Ahmad Fayyad’s land in the northern West Bank was once arid and uncultivated, but now it’s coming to life. A thin carpet of luscious green alfalfa has brought a ray of hope to Ahmad and his family of 13, which relies on its 500 sheep for milk and meat.
Ahmad learned animal rearing from his father, but his involvement in farming is relatively recent. His family grows vegetables like spinach, cabbage, cauliflower and cucumbers.
Watering is a huge challenge for them, even with a nearby well. Often they have had to buy expensive tankered water to irrigate their crops. They also had to pay for pricey, imported fodder to feed their sheep.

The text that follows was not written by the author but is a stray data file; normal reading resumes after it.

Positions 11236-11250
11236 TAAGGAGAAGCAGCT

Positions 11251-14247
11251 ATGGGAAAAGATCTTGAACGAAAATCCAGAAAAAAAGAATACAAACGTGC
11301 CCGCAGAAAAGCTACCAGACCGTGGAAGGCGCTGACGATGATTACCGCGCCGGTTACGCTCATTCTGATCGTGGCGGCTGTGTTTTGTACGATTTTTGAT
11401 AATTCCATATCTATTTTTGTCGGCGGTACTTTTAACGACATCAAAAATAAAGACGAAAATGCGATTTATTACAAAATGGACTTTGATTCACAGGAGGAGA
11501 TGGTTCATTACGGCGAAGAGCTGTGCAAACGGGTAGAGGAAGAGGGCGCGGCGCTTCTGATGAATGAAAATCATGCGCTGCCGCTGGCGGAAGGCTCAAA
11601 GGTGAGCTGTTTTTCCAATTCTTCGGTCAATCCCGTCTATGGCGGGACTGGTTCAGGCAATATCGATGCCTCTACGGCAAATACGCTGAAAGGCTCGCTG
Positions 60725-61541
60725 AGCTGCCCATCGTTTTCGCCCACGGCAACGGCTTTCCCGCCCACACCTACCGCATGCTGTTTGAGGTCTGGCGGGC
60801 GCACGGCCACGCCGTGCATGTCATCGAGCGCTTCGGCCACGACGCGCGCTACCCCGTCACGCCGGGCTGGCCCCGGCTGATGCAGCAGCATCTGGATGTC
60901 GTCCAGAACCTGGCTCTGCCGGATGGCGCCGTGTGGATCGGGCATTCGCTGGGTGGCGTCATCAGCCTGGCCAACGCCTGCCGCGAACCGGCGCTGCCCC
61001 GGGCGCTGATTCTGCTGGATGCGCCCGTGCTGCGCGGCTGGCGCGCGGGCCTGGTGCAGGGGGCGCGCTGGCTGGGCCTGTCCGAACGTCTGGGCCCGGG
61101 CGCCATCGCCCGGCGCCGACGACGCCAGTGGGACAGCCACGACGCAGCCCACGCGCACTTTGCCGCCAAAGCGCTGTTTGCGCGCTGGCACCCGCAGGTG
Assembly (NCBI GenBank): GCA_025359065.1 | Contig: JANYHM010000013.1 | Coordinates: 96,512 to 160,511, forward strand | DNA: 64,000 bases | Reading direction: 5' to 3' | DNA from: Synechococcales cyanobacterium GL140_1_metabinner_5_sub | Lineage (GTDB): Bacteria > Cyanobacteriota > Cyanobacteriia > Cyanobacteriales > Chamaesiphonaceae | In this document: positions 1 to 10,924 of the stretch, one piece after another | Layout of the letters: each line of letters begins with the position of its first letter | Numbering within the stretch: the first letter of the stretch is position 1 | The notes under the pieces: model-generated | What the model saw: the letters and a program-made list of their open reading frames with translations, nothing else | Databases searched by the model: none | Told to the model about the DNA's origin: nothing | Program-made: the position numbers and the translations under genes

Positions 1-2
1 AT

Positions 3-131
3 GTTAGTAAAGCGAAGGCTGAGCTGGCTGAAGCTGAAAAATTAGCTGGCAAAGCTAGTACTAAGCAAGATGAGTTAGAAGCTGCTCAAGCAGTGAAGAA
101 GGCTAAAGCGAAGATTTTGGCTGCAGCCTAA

An innovative project implemented by American Near East Refugee Aid (ANERA) and co-funded by OFID has successfully adopted unconventional methods to tackle water scarcity and boost agricultural production in Palestine.
Now that Ahmed is part of ANERA’s program, he doesn’t have to worry about buying water or fodder.
“I recently planted around 66 dunums of alfalfa,” Ahmed says. “This crop will help us feed our entire herd all year without relying on imported fodder or paying for irrigation water. It is of excellent quality, and I am sure it will have a positive effect on our animal rearing business for years to come.”